J Clin Outcomes Manage
Improving recognition and treatment of social anxiety disorder
Stoddard JA, Lopez ME, Cullen ER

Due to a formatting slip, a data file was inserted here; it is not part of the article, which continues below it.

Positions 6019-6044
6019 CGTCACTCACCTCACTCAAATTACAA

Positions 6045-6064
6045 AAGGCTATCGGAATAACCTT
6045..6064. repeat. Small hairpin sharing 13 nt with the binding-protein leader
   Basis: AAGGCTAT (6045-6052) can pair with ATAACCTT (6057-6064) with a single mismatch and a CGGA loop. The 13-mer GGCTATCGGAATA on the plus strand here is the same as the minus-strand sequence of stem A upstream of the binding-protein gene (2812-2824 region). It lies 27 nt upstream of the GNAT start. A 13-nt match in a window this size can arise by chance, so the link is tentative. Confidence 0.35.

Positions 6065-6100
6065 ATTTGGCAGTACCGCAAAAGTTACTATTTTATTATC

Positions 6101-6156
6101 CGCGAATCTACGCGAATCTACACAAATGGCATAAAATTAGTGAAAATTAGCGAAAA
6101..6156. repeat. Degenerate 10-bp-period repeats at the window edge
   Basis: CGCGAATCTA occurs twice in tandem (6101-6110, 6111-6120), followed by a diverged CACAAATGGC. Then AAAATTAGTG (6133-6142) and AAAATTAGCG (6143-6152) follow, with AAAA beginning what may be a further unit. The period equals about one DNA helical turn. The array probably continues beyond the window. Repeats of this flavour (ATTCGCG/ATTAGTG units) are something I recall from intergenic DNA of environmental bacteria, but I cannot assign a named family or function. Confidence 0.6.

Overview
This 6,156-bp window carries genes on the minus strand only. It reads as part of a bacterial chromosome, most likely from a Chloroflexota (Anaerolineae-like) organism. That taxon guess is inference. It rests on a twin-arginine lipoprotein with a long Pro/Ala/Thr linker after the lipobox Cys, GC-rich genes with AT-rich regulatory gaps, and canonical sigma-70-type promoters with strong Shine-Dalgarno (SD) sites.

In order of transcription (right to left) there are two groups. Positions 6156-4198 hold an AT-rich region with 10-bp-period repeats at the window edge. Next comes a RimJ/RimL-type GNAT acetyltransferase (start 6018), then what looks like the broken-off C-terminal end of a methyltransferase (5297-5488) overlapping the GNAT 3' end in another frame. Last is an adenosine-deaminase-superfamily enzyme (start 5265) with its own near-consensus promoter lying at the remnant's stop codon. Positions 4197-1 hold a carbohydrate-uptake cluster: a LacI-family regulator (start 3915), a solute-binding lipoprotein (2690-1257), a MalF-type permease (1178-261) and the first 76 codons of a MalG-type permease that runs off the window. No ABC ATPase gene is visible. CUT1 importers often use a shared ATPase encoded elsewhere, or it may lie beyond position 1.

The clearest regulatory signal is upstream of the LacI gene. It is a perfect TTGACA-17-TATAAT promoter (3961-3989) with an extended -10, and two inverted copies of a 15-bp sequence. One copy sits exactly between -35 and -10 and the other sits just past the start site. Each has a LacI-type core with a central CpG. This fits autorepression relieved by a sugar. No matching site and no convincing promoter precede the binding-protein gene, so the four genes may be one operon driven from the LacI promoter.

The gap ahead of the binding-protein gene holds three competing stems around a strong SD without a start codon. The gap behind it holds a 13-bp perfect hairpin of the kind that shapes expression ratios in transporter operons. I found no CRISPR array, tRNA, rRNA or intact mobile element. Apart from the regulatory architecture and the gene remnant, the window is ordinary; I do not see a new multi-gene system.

Abstract: Objective: To review the assessment, diagnosis, and treatment of social phobia. Methods: Review of the literature and illustration of concepts via case presentation. Results: Social anxiety disorder, or social phobia, is a chronic disorder that impairs functioning and results in a marked decrease in quality of life. The onset of social phobia typically occurs in early to mid adolescence, making it difficult to establish or maintain relationships at a time when social support is particularly important. A number of assessment measures and modalities can assist clinicians in accurately identifying and diagnosing social anxiety disorder. Depression, other anxiety disorders, and avoidant personality disorder should be considered. Cognitive behavioral therapy (CBT) is the most widely researched treatment for social anxiety disorder and is efficacious in treating individuals suffering from the disorder. While the efficacy of a number of psychotropic medications has been demonstrated for the treatment of social phobia, selective serotonin reuptake inhibitors (SSRIs) and norepinephrine-serotonin reuptake inhibitors (NSRIs) are safer, have fewer side effects than other medications, and may be better first-line pharmacological treatments. Consumers and clinicians should be aware that medication discontinuation often leads to relapse, whereas CBT is more durable over time and may be helpful for relapse prevention. Conclusion: Appropriate and evidence-based assessment, diagnosis, and treatment of social anxiety disorder can improve outcomes for this often disabling but treatable condition.
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